K-League ups base salary after match-fixing stain

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K-League ups base salary after match-fixing stain

The top local professional football league said Monday it will improve the welfare of its players and hand out severe punishments for corruption in response to a recent match-fixing scandal.

As part of restructuring measures, the K-League said it will raise players’ minimum salary and that clubs whose players are involved in match rigging will suffer tough penalties.

Public and military prosecutors have indicted 46 active or former K-League players for their ties to match- fixing. They allegedly received cash from gambling brokers in exchange for making mistakes on purpose and helping to rig results in games last year and this year.

The K-League and the Korea Football Association (KFA), the national governing body of the sport, have banned 10 of the players for life from all football-related activities. This was the first match-fixing scandal to batter the K-League in its 28-year history.

“We will introduce a pension plan for players and strive to improve rights and welfare for players,” the league said in a statement. “The minimum wage will be doubled from the current 12 million won ($11,350) to 24 million won starting next year.”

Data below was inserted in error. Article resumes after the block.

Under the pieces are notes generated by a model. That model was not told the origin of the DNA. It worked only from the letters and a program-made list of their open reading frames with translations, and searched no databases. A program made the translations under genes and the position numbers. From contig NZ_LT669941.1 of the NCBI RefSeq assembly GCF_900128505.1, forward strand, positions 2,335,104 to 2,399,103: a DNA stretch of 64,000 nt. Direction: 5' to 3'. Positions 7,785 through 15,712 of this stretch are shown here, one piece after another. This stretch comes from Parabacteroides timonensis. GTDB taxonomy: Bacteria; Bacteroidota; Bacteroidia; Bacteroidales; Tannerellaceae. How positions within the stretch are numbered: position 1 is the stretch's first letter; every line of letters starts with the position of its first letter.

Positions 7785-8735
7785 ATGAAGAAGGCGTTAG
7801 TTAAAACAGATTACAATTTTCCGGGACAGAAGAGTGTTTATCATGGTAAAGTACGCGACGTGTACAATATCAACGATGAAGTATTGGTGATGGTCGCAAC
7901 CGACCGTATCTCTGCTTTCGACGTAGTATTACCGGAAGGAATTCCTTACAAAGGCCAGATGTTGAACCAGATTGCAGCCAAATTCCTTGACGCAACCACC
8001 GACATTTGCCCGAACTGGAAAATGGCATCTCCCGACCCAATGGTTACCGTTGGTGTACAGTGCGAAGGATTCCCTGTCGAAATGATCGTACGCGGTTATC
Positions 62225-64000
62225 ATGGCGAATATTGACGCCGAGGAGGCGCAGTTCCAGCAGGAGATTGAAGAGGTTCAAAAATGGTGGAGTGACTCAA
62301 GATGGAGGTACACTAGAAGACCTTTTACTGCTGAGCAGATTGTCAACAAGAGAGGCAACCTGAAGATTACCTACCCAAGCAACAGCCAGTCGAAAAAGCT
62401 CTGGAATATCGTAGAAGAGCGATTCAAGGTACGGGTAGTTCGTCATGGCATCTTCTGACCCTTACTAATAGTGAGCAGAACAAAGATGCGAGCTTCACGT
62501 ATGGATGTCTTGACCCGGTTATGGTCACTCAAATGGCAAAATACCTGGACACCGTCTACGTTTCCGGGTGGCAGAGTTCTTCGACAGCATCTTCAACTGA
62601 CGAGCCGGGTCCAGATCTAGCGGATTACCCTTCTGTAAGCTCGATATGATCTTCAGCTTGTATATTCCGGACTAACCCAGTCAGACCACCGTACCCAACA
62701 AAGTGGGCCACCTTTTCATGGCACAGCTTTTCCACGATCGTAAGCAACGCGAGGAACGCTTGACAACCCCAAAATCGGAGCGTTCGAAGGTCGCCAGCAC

The indicted players included some high-profile names, but most of them were little-known, middling players with low salaries. Investigators have said these players might have been more tempted to take a lump sum of cash from brokers to engage in match-fixing schemes. Some players allegedly took or were offered more money than their annual salary.

The league said it will continue to work with related agencies to establish cooperative relations with FIFA and Interpol. To prevent further match fixing, the K-League will also adopt a polygraph testing system, currently in use in the Singaporean league, on those suspected of match fixing.

Among other changes, the league will introduce a promotion-relegation system starting in 2013.

The 16-team K-League had previously tried to introduce the system but the champions of the second-tier competition, the National League, had balked at the promotion in 2006 and 2007 for financial reasons.


Yonhap

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